After being vaccinated, patients spend a 15-minute observation period in a quiet room. “This area is really important for our patients,” noted Akins. “Many children are dysregulated immediately after a blood draw or a vaccine.”
Child life specialists set the room up specifically to cater to each patient’s interests. “One recent patient was into art, so we had drawing supplies all set up for her and ready to go, and she colored the whole time,” said Roseborough.
Video games are also available, which was great news for 13-year-old Freddie Miller, who received his first Pfizer shot last week.
“I was kind of nervous getting the shot,” said Miller, who has autism and enjoyed playing with a yellow, pineapple-shaped pop-it toy while sitting in the vaccine chair. “It’s just a little bit of a pinch. It wasn’t that bad.”
Miller’s mom, Syerra Logan, was glad she brought him to the MIND Institute for his first vaccine dose. “I wanted a more controlled environment that wasn’t so chaotic for him. The loud noises can really trigger some of his anxieties and so I wanted to bring him here where it’d be a little more quiet and neutral,” she explained.
Miller picked out some applesauce for a snack while he played video games after the shot.
Logan, who is an ambulatory care administrative supervisor at UC Davis Health, was thrilled with the outcome. “It went amazing! He got a little bit nervous right before we started, but the rest of the process has been smooth,” she said. “It’s a relief to know he’s a bit more protected, especially when we’re going out, and I’m excited to get him the second one just to protect us a little bit more.”
Vaccination helps protect against COVID-19, and early research indicates that the vaccines may also help people from spreading the virus to others. The vaccine can also help keep people from getting seriously sick if they do contract COVID-19.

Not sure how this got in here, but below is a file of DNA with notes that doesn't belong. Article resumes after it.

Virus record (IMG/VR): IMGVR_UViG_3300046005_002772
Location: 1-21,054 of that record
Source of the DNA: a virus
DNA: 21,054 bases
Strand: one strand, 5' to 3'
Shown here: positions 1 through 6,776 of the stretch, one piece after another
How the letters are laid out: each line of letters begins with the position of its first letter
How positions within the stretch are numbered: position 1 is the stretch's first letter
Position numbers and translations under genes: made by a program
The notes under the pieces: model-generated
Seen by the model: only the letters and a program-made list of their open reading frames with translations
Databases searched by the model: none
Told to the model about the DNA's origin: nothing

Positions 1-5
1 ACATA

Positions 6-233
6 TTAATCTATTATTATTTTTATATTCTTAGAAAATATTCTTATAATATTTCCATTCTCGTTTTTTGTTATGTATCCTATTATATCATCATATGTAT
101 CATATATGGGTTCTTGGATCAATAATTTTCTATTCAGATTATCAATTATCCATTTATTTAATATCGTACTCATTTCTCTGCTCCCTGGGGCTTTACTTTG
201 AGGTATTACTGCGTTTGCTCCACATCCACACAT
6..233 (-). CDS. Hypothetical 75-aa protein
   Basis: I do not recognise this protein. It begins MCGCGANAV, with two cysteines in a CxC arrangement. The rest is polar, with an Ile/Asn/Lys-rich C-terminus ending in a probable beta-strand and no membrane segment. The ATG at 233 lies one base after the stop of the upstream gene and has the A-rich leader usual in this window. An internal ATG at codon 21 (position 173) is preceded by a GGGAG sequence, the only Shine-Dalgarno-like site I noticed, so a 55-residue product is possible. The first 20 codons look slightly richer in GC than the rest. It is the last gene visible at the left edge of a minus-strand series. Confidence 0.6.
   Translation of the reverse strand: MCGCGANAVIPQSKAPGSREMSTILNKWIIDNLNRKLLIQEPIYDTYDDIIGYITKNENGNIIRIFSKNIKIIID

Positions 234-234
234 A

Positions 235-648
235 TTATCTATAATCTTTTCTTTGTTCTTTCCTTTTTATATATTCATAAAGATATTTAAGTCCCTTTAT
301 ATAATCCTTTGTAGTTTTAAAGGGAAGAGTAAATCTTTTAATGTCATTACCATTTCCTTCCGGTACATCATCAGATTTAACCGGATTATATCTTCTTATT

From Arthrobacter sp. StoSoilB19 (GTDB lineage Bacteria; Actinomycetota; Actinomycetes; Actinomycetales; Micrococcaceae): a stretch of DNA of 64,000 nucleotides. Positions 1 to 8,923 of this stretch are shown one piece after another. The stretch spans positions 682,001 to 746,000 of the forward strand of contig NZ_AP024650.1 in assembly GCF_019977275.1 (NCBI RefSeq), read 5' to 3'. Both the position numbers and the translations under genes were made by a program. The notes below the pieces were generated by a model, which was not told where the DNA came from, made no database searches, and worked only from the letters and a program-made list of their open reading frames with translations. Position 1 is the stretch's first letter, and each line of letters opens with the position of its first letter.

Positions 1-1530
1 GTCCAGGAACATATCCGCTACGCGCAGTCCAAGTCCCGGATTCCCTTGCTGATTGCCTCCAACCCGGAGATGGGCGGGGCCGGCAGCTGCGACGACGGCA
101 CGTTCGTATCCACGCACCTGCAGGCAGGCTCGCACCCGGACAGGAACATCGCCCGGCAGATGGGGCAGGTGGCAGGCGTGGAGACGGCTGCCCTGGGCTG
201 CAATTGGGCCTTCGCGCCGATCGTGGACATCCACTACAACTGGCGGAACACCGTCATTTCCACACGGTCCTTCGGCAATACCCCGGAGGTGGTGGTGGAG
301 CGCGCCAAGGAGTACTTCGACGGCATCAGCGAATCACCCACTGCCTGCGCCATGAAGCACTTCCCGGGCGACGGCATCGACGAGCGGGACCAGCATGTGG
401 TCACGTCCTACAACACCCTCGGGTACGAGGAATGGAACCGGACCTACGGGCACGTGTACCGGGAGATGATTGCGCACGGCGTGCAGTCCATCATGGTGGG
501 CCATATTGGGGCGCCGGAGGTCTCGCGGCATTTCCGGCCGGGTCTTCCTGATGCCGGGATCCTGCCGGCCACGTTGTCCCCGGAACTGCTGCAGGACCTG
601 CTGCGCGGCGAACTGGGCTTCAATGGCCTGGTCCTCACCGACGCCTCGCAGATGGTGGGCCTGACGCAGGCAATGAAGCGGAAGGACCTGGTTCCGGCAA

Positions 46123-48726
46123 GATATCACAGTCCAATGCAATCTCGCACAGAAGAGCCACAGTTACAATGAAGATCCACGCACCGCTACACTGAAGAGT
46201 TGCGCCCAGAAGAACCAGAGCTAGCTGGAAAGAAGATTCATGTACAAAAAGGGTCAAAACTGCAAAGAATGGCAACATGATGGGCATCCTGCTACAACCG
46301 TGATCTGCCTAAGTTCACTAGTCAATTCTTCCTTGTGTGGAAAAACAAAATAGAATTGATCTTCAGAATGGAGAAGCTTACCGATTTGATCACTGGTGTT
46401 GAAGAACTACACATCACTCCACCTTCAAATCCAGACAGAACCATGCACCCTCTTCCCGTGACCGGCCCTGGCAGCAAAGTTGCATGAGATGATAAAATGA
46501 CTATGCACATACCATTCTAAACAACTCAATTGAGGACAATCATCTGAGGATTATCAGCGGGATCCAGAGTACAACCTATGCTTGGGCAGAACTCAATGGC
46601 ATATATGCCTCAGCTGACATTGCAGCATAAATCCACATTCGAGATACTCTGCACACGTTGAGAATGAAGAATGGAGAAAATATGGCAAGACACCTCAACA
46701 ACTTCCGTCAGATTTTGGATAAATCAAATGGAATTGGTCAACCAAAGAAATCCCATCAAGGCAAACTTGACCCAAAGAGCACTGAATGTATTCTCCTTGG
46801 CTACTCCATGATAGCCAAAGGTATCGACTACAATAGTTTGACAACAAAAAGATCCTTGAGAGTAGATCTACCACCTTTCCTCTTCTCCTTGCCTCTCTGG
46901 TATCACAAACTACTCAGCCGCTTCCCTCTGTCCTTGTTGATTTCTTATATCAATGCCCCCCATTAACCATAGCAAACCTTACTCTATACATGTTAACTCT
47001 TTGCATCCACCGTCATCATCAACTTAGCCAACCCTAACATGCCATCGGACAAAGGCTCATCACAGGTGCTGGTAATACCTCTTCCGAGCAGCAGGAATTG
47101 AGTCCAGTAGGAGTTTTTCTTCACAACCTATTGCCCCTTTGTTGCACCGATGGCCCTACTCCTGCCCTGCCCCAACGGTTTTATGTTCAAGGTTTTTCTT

“Many families asked the question, ‘Have other individuals with autism or other neurodevelopmental disabilities had this vaccine and is this vaccine safe for people with my healthcare condition?’” said Akins. “That was a really common concern, and now six months into vaccinating, we do know that is it safe for all individuals, including those with autism and other neurodevelopmental disabilities.”
Learn more about how to make an appointment at the MIND Institute vaccine clinic. You can also call 916-703-5555.
The UC Davis MIND Institute in Sacramento, Calif. was founded in 1998 as a unique interdisciplinary research center where families, community leaders, researchers, clinicians and volunteers work together toward a common goal: researching causes, treatments and potential prevention of neurodevelopmental disabilities. The institute has major research efforts in autism, fragile X syndrome, chromosome 22q11.2 deletion syndrome, attention-deficit/hyperactivity disorder (ADHD) and Down syndrome. More information about the institute and its Distinguished Lecturer Series, including previous presentations in this series, is available on the Web at mindinstitute.ucdavis.edu.